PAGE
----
So who is going to report back whether it's got an unfortunate political message in it or not. I was looking forward to this until some articles raised the possibility. I couldn't tell if it was audience interpretation or something that actually in the movie.

Posted by: RC at March 7, 2007 10:25 AM

Frank Miller, writer and artist of the comic, has a libertarian streak. The comic definitely has an anti-clerical stance; Leonidas is depicted as not trusting the Oracle and believing all priests are gold hungry liars.

However, he is very pro-West and pro-freedom. He certainly depicts the 300 Spartans as heroes for being willing to sacrifice themselves to give time for the Greeks to rally. And he honors the martial virtues.

There was a minor controversy when one of the first issues came out, before the Spartans rallied, when Leonidas said something to the effect that they weren't weak boy-lovers like the Athenians, and some readers pointed out that homosexuality was equally found in Sparta. Miller replied that though all the Greek city states practiced homosexuality that there would have been a difference in attitudes and that it would be wrong to project modern attitudes on the subject to ancient Greece because it wasn't San Francisco in togas. It was a one panel piece of dialogue; I don't expect it to be in the film.

Posted by: Chris Durnell at March 7, 2007 10:40 AM

RC,

I'll take the word of Victor Davis Hanson over reporters trying to foist a contemporary political message where there is none.

Posted by: Anthony Perez-Miller at March 7, 2007 11:05 AM
"...the Greek Alamo."

That line is funny enough to have been written by Richard Armour.

Posted by: HT at March 7, 2007 11:24 AM

I like Barry's coinage too.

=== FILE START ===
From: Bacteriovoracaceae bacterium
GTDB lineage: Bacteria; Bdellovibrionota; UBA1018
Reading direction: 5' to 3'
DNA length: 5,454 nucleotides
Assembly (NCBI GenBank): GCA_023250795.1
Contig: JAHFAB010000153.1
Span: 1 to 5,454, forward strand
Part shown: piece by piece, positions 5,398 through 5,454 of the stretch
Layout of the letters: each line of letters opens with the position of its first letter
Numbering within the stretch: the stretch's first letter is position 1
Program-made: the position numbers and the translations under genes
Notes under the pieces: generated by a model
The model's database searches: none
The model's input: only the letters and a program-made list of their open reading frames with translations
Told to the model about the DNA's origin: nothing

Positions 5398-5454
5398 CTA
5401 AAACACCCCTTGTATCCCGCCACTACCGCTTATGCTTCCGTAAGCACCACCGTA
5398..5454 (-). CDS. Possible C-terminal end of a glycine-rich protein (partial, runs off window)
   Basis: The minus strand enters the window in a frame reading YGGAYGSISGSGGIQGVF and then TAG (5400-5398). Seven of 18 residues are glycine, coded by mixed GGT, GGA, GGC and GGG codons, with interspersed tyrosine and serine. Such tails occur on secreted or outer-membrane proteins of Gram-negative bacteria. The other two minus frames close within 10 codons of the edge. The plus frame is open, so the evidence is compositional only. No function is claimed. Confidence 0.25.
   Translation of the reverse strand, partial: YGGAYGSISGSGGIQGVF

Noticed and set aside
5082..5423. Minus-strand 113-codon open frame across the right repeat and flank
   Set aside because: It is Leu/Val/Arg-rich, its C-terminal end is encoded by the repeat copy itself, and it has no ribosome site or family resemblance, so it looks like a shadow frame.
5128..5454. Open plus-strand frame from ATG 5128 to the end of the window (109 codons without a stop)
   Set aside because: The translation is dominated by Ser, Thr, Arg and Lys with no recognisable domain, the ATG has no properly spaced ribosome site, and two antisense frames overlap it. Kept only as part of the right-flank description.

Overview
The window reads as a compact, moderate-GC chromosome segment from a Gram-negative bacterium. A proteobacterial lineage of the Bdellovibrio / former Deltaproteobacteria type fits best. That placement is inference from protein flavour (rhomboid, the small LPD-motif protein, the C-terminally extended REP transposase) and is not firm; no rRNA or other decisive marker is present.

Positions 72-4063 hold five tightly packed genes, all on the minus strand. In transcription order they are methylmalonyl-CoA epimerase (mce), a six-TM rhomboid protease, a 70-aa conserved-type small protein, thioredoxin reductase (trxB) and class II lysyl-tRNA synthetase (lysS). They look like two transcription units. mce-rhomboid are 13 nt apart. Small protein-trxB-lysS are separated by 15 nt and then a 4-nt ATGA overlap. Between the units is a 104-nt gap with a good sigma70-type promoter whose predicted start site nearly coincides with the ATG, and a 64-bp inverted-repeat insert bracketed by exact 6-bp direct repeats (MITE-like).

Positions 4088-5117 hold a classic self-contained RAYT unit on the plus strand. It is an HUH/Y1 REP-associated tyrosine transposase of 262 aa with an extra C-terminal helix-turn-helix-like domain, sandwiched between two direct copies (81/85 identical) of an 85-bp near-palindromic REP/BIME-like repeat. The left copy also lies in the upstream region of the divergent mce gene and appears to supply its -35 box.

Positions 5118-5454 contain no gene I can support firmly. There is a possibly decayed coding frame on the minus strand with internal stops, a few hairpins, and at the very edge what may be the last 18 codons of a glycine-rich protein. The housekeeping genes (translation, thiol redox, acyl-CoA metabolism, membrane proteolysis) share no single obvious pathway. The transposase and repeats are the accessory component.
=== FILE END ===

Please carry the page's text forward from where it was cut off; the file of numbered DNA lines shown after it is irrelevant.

Posted by: erp at March 7, 2007 12:41 PM

At test screenings, the film tested 100% positive for women of all ages.

Says Snyder: "The studio was like, 'What the hell? We don't even get this at our romantic comedies.'

Fascinating. Perhaps, despite she and the studios being in denial about it, the modern woman prefers King Leonidas to Hugh Grant.

Posted by: Mike Earl at March 7, 2007 1:43 PM

Tacticaly very much like the Alamo, and so considered at the time..

Both Thermopolae and the Alamo stand as successful defensive economy of force operations. In both instances, a superior attacking enemy force was fixed and delayed so that major victories could be achieved elsewhere.

There is more to the attraction of the sayings and institutions of the Lacedemonians for women than the pictures. Everyone knows the "With this or on this," line. Somewhere in Plutarch a foreignor compliments a Spartan woman on the social and economic power wielded by women in Sparta contrasted to the subordination enforced elsewhere. "Only in Sparta do women rule men," the guest observed. "Only in Sparta do they bear men," was the answer.

Posted by: Lou Gots at March 7, 2007 2:02 PM

The Persians had to go through Thermopylae, but Santa Ana had absolutely no compelling reason to spend so much time and effort on the Alamo. Of course, San Jacinto was won because the Texans attacked during the Mexican army's siesta time, so the decision was pretty typical of his generalship skills...

Posted by: b at March 7, 2007 2:09 PM